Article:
Some people report that their experiences with psychedelic therapy have been very helpful. Some people have reported negative and distressing experiences with psychedelic therapy that have nonetheless allowed them to understand why they are suffering, which has then been helpful. Some people have reported negative and distressing experiences with psychedelic therapy that have not been helpful, or made them feel worse. We don’t know how psychedelic therapy does this and not everyone reports these experiences.

Will psychedelic therapy make me feel better?

It isn’t possible to predict how psychedelics will affect an individual person and the reason why clinical trials with psychedelic therapy are being done is that we do not yet know if it is a safe and effective form of treatment. Therefore, your participation in a trial comes with some risks. It is important to understand that, if it is helpful, psychedelic therapy is not a ‘quick fix’. Contrary to media reports, psychedelic therapy does not ‘reset’ or ‘reboot’ your brain. Some people have said it can make problems in your life (that you may have been unaware of) painfully clear. Sustained recovery from mental ill-health often requires shifts in perspective and practical alterations to life that are difficult, challenging and require ongoing work to achieve. Psychedelic therapy may make the need for this process plain, but it will not ‘do the work for you’. It’s important to be realistic about what psychedelic therapy can and can’t achieve.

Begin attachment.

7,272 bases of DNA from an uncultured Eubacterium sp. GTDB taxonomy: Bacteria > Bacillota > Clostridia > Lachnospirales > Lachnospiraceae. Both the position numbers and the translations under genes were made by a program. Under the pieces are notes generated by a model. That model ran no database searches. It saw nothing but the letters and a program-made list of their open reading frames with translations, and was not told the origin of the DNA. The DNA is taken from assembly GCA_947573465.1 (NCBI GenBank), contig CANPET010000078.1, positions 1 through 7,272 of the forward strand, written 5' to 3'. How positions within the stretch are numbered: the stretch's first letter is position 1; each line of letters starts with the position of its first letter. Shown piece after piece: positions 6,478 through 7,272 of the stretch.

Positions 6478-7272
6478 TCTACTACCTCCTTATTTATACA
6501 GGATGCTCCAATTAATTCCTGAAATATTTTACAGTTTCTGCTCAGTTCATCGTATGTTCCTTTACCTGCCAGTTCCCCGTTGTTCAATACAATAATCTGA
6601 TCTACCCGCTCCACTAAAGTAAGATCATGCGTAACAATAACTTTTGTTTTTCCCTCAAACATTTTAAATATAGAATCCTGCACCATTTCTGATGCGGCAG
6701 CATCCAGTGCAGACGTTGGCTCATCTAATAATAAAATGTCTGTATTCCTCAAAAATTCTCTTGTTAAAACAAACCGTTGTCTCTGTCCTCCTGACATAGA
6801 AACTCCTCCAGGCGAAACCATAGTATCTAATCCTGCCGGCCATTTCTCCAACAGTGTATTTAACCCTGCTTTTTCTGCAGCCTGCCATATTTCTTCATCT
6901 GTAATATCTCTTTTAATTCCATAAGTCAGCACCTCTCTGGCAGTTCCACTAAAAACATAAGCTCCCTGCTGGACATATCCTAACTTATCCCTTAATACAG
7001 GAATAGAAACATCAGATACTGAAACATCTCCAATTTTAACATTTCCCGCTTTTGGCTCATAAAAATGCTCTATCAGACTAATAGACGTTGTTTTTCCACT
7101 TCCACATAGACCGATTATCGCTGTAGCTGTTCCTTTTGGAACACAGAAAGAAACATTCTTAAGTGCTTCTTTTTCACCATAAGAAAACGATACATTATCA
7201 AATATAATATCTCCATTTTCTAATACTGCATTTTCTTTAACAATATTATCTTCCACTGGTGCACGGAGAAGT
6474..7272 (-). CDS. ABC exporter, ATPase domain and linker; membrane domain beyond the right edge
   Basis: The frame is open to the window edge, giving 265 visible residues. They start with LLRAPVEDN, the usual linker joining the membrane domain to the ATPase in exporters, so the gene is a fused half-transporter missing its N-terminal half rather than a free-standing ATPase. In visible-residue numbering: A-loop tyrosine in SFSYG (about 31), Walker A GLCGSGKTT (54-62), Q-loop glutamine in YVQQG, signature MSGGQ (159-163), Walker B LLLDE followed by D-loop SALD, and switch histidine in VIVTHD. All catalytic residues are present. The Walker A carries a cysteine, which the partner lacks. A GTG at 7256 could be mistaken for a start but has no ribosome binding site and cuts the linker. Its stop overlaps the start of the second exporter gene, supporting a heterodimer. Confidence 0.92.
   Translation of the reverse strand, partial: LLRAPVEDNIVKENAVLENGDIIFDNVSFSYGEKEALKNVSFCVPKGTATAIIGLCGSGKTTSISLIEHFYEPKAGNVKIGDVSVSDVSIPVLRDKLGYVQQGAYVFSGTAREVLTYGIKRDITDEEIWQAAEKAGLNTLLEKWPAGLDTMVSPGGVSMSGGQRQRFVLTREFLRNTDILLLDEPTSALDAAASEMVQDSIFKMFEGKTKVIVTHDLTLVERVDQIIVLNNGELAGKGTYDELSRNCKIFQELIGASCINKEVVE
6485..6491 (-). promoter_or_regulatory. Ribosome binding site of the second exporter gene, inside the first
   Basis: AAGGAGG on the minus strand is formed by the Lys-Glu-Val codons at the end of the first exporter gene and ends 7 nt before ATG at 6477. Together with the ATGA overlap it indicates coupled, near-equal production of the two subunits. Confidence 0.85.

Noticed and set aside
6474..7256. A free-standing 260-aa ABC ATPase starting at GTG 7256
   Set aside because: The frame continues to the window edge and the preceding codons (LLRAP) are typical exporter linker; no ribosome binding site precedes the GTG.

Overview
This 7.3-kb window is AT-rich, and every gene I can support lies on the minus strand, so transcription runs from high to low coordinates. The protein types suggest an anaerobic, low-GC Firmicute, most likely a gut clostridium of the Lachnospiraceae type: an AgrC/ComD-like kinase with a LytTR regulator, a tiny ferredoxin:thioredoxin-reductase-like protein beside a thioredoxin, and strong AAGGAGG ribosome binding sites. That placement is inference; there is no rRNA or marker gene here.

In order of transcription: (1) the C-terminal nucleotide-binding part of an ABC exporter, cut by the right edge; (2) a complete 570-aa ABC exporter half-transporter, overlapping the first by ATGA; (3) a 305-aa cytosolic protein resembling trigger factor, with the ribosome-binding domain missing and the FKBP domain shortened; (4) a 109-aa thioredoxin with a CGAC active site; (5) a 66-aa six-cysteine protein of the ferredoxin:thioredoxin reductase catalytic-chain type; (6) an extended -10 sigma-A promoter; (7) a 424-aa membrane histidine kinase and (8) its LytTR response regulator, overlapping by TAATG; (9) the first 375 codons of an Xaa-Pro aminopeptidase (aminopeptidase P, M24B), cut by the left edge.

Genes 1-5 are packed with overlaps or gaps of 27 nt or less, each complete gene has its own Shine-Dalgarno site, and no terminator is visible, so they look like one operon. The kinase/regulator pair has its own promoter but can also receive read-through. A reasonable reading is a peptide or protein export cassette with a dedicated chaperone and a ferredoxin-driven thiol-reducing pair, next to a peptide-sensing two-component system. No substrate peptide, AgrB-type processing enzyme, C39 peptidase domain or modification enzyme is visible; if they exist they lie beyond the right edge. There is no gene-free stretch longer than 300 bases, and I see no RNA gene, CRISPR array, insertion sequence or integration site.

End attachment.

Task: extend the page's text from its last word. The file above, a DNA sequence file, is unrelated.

Funding for our trials

The funding for our trials comes from a mixture of commercial and non-commercial funders. 

Oversight of our trials

All of our trials are authorised by the National Research Ethics Committee, who are a group of professionals and members of the public whose job is to scrutinise and ensure the rights and wellbeing of participants in clinical trials. All of our trials are registered with the Medicine’s and Healthcare Products Regulatory Agency, who are a government funded body whose job is to ensure that treatment development and research is being conducted according to internationally agreed standards with interventions manufactured to proper standards. All of our trials are regularly reviewed by the Sponsors and the Ethics Committees, who are able to halt a trial if they think it is no longer appropriate for it to continue.